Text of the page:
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Royal Bank of Canada dumps SCO Group shares

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Royal Bank of Canada (RBC) has washed its hands of SCO Group (SCOX), dumping all 30,000 recently-acquired shares into the lap of BayStar Capital. The venture capital firm, which considered walking away last month, is now in a powerful position to influence SCO's future direction.

RBC has sold 20,000 Series A-1 stock to BayStar Capital, also a SCO investor holding 20,000 Series A-1 stock in the company. RBC had invested $30 million and held 30,000 shares following a round of investment led by BayStar, which had sunk $20m into SCO. The bank's remaining 10,000 Series A-1 shares were converted into 740,740 shares of common stock.

RBC was believed to be unhappy with the level of attention SCO had succeeded in attracting during its Unix Intellectual Property (IP) litigation battle against IBM, Novell and a growing list of businesses running the Linux operating system. A bank spokesperson declined to give reasons for RBC pulling out, saying it would be "inappropriate" to comment.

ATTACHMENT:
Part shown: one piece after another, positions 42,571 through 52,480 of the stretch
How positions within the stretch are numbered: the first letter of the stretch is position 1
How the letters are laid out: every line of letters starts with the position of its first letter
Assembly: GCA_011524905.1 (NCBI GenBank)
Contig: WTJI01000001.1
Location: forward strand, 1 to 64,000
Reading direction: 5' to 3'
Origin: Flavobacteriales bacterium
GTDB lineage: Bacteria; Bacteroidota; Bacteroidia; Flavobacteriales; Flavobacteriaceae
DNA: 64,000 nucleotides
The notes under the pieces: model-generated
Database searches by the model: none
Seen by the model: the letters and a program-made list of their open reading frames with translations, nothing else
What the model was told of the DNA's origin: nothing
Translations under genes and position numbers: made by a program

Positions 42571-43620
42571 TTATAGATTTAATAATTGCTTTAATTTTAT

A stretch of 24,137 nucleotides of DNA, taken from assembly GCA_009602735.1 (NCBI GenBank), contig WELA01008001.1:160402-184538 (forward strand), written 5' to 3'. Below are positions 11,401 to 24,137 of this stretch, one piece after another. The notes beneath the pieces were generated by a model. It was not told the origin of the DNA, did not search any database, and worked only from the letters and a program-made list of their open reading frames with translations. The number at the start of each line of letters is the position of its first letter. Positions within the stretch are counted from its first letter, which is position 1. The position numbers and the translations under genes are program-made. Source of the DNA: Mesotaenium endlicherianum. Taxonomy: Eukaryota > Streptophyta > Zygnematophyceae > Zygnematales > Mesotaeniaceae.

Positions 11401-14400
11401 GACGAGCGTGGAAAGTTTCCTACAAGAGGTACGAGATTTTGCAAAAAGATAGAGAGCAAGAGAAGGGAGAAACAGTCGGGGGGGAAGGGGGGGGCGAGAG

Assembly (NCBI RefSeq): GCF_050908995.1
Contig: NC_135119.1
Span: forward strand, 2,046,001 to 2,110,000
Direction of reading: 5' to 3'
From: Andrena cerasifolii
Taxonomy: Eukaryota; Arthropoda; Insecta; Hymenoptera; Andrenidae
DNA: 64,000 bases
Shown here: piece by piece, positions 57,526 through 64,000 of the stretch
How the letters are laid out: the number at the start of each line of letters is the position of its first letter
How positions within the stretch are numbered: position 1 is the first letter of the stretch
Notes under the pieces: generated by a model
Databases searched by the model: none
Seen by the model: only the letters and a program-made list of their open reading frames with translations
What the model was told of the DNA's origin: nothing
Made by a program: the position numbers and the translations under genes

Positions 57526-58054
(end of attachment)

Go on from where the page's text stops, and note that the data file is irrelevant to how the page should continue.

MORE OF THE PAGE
The bank's decision to quit leaves BayStar in an incredibly powerful position to potentially affect SCO's management. BayStar last month asked SCO to return its $20m investment, having gone on the record saying SCO's management lacked the maturity to prosecute the IP actions, and it wished more experienced outsiders to be drafted in.

SCO, however, has expressed confidence in its management and unwillingness to return the investment. SCO's position will now be challenged, as BayStar holds the purse strings to a considerable investment. Ultimately it seems BayStar could be positioning itself for a hostile takeover, should SCO's management refuse to fall in line.

A BayStar take-over cannot be ruled out, as the decision to buy RBC's stock follows last month's attempt to withdraw its investment. BayStar likes to invest in companies with strong IP capital, and it believes in the merits of SCO's case. It seems, having at first attempted to pullout, BayStar may be digging in deeper in an attempt to turn its investment into a success.

Source: ComputerWire/Datamonitor

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